Home renovations? Hire a professional

by | Nov 29, 2013 | News

Alejandra Fretes
Applied Technology Reporter

Every year Canadians try to save a few bucks when it comes to their home renovations, unaware of the serious risks involved in doing so.

“Anything that involves gas, electrical and any larger scale plumbing jobs…we do have licensed people and people going to school to do this,” said Josh Moghimy-Oskouei, shop coordinator for ECO Mechanical Team Inc., an environmentally friendly contracting company. “Is it really worth saving the money to put your family or yourself in grave danger?”

Trades men and women are educated and trained in school and through their employers on how to not only keep themselves safe, but those around them.

“You always have to be aware of your surroundings,” said Kris Smith, a fourth-year electrical apprentice at Humber College.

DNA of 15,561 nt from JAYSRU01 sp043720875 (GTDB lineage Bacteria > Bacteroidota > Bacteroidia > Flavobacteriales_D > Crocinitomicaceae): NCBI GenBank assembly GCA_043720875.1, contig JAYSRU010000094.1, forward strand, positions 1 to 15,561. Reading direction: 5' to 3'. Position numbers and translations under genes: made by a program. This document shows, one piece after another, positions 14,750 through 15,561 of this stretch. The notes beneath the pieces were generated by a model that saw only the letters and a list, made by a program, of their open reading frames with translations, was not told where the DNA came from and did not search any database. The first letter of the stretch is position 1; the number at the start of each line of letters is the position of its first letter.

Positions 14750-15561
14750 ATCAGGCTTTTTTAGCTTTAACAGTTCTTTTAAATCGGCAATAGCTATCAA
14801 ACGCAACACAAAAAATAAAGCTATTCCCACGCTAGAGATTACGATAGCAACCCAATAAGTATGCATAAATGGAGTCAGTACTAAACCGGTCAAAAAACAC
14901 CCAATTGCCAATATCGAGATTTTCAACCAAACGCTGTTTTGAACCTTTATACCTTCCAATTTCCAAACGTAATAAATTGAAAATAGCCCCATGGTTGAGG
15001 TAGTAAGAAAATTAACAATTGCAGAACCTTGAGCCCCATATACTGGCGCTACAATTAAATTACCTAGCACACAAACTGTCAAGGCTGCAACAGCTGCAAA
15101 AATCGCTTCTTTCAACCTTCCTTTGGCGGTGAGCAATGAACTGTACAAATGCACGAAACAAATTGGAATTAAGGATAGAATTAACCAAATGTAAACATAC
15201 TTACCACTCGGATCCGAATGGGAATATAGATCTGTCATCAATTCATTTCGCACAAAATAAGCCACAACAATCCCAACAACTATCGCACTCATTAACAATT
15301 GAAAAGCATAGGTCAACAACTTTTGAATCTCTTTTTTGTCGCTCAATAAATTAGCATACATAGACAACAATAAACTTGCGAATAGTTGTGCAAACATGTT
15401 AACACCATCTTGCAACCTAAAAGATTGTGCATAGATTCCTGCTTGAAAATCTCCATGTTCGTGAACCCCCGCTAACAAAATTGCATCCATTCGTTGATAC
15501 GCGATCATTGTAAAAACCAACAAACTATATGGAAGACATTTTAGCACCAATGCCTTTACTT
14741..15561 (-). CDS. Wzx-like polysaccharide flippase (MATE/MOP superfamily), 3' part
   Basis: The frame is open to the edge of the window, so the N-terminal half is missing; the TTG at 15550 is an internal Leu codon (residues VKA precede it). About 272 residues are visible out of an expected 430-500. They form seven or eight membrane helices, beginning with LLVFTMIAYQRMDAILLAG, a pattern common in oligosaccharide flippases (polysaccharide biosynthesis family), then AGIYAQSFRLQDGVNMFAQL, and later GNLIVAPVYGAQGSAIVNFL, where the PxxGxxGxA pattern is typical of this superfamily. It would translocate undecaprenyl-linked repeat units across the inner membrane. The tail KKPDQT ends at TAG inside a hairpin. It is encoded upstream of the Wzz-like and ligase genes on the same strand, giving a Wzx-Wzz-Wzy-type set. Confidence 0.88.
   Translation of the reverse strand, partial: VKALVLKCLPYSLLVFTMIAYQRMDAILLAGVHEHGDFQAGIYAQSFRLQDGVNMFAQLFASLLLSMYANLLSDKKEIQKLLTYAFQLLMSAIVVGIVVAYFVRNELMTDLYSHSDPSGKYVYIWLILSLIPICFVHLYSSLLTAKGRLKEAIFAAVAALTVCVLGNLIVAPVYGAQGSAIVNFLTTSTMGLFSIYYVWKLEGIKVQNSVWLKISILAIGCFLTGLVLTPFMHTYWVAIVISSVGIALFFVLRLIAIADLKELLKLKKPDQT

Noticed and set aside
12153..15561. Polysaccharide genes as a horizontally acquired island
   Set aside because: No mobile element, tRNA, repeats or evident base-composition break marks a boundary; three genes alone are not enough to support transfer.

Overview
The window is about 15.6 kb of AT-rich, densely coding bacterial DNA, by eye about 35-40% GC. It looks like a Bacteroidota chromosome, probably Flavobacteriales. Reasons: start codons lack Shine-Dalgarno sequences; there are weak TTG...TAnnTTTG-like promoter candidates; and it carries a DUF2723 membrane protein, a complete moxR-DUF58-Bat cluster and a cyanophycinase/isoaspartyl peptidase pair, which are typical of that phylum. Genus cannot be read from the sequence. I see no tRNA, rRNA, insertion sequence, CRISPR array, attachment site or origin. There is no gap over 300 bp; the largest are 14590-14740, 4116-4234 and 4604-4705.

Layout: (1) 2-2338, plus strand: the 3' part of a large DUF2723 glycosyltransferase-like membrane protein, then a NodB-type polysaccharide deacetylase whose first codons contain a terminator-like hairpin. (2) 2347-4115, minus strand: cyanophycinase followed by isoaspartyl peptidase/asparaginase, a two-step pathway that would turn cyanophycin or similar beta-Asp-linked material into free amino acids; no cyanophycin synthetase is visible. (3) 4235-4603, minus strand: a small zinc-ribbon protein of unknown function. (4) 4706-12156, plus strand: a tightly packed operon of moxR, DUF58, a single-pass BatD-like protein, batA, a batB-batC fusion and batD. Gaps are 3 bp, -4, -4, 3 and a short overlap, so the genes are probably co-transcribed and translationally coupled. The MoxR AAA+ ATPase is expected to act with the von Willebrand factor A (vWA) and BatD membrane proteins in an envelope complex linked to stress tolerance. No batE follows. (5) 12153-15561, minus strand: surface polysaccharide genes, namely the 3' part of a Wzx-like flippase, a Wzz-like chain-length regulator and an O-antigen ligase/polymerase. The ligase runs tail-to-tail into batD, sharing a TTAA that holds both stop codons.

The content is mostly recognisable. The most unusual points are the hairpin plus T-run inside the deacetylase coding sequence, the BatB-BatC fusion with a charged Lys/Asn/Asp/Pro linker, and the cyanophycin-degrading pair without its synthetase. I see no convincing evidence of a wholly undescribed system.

Smith attends safety classes at Humber on the weekends for additional training, as required by his employer for him to complete his apprenticeship. He explained that every site he’s worked on has a safety inspector who is always present and ensures that workers continue to be safe on the job.

“We have to follow the rules that the WSIB (Workplace Safety and Insurance Board) and the Health and Safety Act puts forward,” said Alex Clegg, project manager and estimator for Lifetime Contractor for the past three years. “If the Ministry of Labour happened to walk on our site and saw something unsafe, they would basically shut down the project and fine us for unsafe work.”

Clegg said one of his many duties at work is to ensure the safety of his employees on their job sites.

He added anyone hiring contractors for their at-home renovation projects should ensure the contractor has accreditation with companies like the Canadian Home Builders Association, along with liability insurance of at least $2-million.

“Make sure the company you’re hiring is well reputable…and when they get there ask them if they’re certified, ask them if they have their licenses,” said Moghimy-Oskouei. “Their trucks will have a TSSA number on them, or ESA for electrical safety standards. They’re in place for a reason.”